Controls on Capital Inflow: Recent Experience of Germany and Switzerland
  • 1 0000000404811396 Monetary Fund

CONTROLS on international capital transactions are usually considered as synonymous with controls designed to prevent an outflow of capital. However, in the years before 1939, a few countries attempted on occasion to restrain the inflow of foreign capital. More recently,1 while restrictions on capital outflows have been steadily relaxed in many countries, in 1960 Germany and Switzerland adopted positive policies designed to limit the inflow of foreign capital.


CONTROLS on international capital transactions are usually considered as synonymous with controls designed to prevent an outflow of capital. However, in the years before 1939, a few countries attempted on occasion to restrain the inflow of foreign capital. More recently,1 while restrictions on capital outflows have been steadily relaxed in many countries, in 1960 Germany and Switzerland adopted positive policies designed to limit the inflow of foreign capital.

CONTROLS on international capital transactions are usually considered as synonymous with controls designed to prevent an outflow of capital. However, in the years before 1939, a few countries attempted on occasion to restrain the inflow of foreign capital. More recently,1 while restrictions on capital outflows have been steadily relaxed in many countries, in 1960 Germany and Switzerland adopted positive policies designed to limit the inflow of foreign capital.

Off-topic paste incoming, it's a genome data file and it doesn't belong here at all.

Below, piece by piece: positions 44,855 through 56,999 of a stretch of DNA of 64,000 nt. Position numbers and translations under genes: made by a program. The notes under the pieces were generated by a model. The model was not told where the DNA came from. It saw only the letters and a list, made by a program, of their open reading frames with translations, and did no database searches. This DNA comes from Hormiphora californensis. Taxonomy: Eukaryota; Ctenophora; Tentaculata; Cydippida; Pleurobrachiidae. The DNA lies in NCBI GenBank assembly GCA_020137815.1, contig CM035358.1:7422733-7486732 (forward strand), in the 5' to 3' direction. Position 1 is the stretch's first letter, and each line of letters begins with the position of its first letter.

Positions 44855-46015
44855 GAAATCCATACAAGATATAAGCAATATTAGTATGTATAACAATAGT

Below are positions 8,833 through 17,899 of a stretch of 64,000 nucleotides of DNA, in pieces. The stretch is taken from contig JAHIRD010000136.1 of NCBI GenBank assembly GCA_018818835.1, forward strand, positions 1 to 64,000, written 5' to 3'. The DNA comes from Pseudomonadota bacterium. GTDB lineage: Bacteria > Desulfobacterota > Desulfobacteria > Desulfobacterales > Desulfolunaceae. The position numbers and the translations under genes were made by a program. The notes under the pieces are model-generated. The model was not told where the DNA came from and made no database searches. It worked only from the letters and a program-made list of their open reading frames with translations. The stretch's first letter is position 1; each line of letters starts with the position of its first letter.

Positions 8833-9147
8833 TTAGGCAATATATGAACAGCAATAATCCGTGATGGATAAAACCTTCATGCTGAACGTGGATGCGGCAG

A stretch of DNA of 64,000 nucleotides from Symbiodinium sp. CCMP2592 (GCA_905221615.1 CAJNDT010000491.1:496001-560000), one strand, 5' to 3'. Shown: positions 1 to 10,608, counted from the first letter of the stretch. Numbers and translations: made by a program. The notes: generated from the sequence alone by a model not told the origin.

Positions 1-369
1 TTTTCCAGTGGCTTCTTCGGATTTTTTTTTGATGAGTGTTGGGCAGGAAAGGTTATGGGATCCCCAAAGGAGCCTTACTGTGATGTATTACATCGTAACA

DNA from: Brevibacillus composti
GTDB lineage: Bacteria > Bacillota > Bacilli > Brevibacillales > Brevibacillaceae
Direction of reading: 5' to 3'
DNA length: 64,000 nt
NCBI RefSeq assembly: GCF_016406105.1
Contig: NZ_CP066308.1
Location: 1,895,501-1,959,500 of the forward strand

The Deutsche Bundesbank has intervened in the forward exchange market since early in 1959. The original purpose of this intervention was to encourage the German banks to hold foreign assets. After mid-1960, the authorities also wished to produce the congruent effect of discouraging covered interest arbitrage investment by nonresidents in Germany. Examples of earlier interventions in the forward market by authorities in a number of countries are discussed in the Appendix to this article. On June 3, 1960, the Bundesbank introduced a new group of measures, designed to restrain inflationary pressures in Germany and, at the same time, to discourage the inflow of foreign funds. On August 18, 1960, the Swiss National Bank reached an agreement with Swiss deposit-money banks which, in effect, limited the rights of nonresidents to hold sight deposits with Swiss banks or to purchase Swiss securities, and imposed a charge on short-term deposits owned by nonresidents.

While these German and Swiss policies were similar, they were adopted to meet significantly different situations. Speculation regarding a possible appreciation of the deutsche mark undoubtedly contributed to the flow of short-term funds to Germany. However, at the time that action was taken, interest rates in Germany were higher than in other countries; consequently, simple market forces were attracting short-term investments by nonresidents and discouraging Germans from investing abroad. At the time that Switzerland took action, Swiss interest rates were lower than in any other important capital market. Hence, the flow of funds which these Swiss policies were intended to retard resulted primarily from speculative forces and from fears of political instability in other countries.